New FL law lets the next George Zimmerman clear his name after beating murder rap
A bill to expand Florida’s “Stand Your Ground” law would allow the next George Zimmerman have his record cleared after successfully beating the rap for shooting someone and claiming self-defense.
The state Senate passed a bill Thursday to grant immunity to people with clean criminal records who fire a warning shot or threaten to use deadly force in self-defense.
The bill, which has already passed the House and will go to gun-friendly Gov. Rick Scott, also seals the court records of anyone charged with firing a weapon but later have those charges dropped
The “Threatened Use of Force” bill is heavily backed by the NRA and other gun advocates who want to protect gun owners from prosecution.
“This is about self-defense,” said the Sen. Greg Evers (R-Baker), who sponsored the bill. “It’s one more step forward for people to protect themselves.”
Only one Republican voted against the bill, which gained bipartisan support from seven Democrats in part due to the case of Marissa Alexander.
The Jacksonville woman was sentenced last year to 20 years in prison after firing a shot at her husband, whom she said was threatening her during a domestic dispute.
Alexander refused a plea deal that would have resulted in a three-year prison term, and jurors rejected her self-defense claim and convicted her on three counts of aggravated assault.
An appeals court ordered a new trial, but she could face up to 60 years if she’s convicted again because state law required mandatory 10- and 20-year terms for gun offenses.
The previous judge ordered her to serve her sentences concurrently, but the appeals court ruled Alexander must serve them consecutively, if she’s convicted again following a trial set to begin in July.
“A Pandora’s box is being opened again,” said Sen. Arthenia Joyner, (D-Tampa), who voted against the new bill. “I have great apprehension about what’s inside.”
An amendment tacked on March 4 to the bill expands “stand your ground” by expunging the court records of anyone found by a court to have used justifiable force.
State Sen. Charlie Dean (R-Inverness), a former sheriff, said the amendment was needed to protect the innocent.
“What part of innocence do we not understand?” Dean said. “I feel that should be something we should include (in the bill) that would make sure the record is automatically expunged.”
Those records, however, are crucial to understanding the implications of the controversial 2005 law, which a newspaper investigation found two years ago to be applied inconsistently.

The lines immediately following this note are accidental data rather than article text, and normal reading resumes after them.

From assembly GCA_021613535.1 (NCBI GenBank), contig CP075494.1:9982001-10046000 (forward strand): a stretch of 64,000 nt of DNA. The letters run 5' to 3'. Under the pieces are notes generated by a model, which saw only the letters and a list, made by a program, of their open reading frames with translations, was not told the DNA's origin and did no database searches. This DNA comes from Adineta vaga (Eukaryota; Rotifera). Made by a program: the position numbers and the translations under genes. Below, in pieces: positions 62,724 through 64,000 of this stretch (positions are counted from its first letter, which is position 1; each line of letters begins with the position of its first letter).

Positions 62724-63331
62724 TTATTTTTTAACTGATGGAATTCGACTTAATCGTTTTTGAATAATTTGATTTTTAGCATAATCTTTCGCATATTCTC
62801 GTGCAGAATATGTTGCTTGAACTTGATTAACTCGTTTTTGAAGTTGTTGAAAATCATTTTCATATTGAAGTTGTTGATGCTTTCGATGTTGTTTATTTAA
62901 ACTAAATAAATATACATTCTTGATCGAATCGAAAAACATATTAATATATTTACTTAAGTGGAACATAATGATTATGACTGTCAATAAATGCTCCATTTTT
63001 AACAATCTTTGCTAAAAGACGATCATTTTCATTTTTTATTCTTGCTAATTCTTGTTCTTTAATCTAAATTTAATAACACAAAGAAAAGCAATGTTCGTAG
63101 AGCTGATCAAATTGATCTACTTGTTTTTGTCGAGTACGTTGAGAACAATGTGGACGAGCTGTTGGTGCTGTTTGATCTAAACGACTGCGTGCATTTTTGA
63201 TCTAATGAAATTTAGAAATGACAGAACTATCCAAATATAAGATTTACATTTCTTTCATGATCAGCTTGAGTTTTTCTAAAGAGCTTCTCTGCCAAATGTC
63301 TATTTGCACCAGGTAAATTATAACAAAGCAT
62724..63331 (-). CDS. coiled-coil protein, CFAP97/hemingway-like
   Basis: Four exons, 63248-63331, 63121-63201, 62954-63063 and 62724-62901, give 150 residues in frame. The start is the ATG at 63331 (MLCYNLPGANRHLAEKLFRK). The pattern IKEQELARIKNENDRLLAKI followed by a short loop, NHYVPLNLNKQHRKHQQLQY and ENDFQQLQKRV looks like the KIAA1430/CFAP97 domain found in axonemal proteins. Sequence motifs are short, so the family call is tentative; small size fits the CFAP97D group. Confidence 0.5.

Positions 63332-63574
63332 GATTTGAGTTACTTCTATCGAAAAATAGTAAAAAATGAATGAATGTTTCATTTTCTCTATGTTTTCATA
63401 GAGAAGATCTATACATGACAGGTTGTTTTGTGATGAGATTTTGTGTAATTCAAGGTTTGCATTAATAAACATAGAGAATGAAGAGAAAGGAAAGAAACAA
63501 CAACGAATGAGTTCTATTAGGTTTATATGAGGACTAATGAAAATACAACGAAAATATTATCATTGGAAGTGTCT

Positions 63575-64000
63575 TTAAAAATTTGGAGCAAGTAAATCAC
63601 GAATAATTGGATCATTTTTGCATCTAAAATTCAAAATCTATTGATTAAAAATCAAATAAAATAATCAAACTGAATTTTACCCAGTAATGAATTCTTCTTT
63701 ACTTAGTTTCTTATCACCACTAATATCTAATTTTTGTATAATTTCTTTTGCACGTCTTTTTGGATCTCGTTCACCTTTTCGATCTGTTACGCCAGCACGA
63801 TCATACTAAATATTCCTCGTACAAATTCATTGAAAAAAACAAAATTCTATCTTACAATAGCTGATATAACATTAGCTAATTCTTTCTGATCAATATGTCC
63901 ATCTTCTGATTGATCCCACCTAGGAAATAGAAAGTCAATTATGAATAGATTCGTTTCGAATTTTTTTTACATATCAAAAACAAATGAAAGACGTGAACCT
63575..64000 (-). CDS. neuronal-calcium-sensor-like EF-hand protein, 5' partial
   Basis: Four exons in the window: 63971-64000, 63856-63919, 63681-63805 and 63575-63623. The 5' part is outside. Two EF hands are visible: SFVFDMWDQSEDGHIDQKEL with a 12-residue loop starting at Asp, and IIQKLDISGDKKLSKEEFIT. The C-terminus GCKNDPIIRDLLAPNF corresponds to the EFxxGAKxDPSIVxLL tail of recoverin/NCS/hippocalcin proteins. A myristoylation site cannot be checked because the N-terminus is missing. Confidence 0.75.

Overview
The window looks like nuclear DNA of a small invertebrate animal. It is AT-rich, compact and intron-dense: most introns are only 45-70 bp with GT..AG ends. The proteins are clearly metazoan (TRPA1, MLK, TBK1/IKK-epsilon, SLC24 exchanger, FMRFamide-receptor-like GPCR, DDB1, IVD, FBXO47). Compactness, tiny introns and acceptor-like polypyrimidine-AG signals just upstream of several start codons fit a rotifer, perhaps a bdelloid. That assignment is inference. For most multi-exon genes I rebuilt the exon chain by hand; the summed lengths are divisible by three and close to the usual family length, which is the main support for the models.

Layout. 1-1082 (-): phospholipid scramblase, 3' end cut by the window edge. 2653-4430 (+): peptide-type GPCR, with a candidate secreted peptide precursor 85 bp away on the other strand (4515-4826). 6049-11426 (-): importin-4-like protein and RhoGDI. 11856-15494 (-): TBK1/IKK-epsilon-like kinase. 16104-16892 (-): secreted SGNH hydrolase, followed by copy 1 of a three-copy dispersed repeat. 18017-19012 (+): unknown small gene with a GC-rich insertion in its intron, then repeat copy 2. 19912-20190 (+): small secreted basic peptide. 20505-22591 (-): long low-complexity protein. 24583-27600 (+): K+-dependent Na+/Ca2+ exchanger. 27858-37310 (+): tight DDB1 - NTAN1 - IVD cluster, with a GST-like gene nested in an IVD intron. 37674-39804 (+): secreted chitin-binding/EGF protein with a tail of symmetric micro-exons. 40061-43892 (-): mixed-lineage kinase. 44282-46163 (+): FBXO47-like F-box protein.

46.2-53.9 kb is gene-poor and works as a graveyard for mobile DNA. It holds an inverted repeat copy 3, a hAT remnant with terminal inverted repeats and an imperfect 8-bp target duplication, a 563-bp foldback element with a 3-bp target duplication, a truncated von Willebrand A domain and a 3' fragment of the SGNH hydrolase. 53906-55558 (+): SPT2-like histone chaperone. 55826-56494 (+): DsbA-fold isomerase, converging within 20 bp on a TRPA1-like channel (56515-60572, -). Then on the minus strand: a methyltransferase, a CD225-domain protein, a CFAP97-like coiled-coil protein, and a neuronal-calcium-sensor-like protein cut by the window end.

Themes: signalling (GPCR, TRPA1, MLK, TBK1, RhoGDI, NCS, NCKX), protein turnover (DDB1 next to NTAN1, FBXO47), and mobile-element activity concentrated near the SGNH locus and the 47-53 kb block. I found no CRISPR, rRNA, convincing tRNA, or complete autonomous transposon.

“That would be like the police keeping no records of traffic stops as long as you beat your ticket, no record of child abuse as long as you can beat the rap, no record of murders as long as the shooter was found innocent,” said Jason Johnson, a Hiram College history professor. “We all know that, in theory, justice is blind, but this amounts to turning off the lights and closing the door just in case.”
The Tampa Bay Times reviewed 200 cases, and many of those records wouldn’t be available under the newly passed exemption.
“The only way we could have any debate (on the law) is because of newspapers who review cases and track it,” said Senate Minority Leader Chris Smith (D-Fort Lauderdale) who tried and failed to remove the amendment. “With this bill, it makes it harder to track these cases. Why would we tie our hands in knowing what happens in these cases?”
But the bill’s sponsor said the media still have ample time to report on shootings before charges are dropped.
“If you’re found innocent, I don’t think that you should have a record,” Evers said.
Zimmerman was acquitted last year on second-degree murder and manslaughter charges in the fatal 2012 shooting of unarmed teen Trayvon Martin, after the neighborhood watch volunteer suspected the teen of wrongdoing and followed him until the pair engaged in a violent confrontation.
In another case, Michael Dunn was recently convicted of second-degree attempted murder after opening fire on a car full of black teenagers during a confrontation over loud music but deadlocked on a murder charge in the teenage driver’s death.
Both men claimed self-defense under the “stand your ground” law.
Some have questioned what qualifies as a warning shot and how many warning shots are allowed. Smith argued that the bill sent to Scott would give “someone like Michael Dunn the opportunity to get away with filling a car with 11 bullets.”
Civil liberties advocates noted, however, that the state doesn’t provide the same safeguards to adolescents.
“If the legislature is concerned with expunging criminal records, they should start with the tens of thousands of students who were arrested in school for minor misbehavior last year, or the many people of color unable to vote in Florida because of a broken criminal justice system – not defendants with an itchy trigger finger and unchecked biases against black and brown people,” said Ahmad Abuznaid, legal and policy director at Dream Defenders.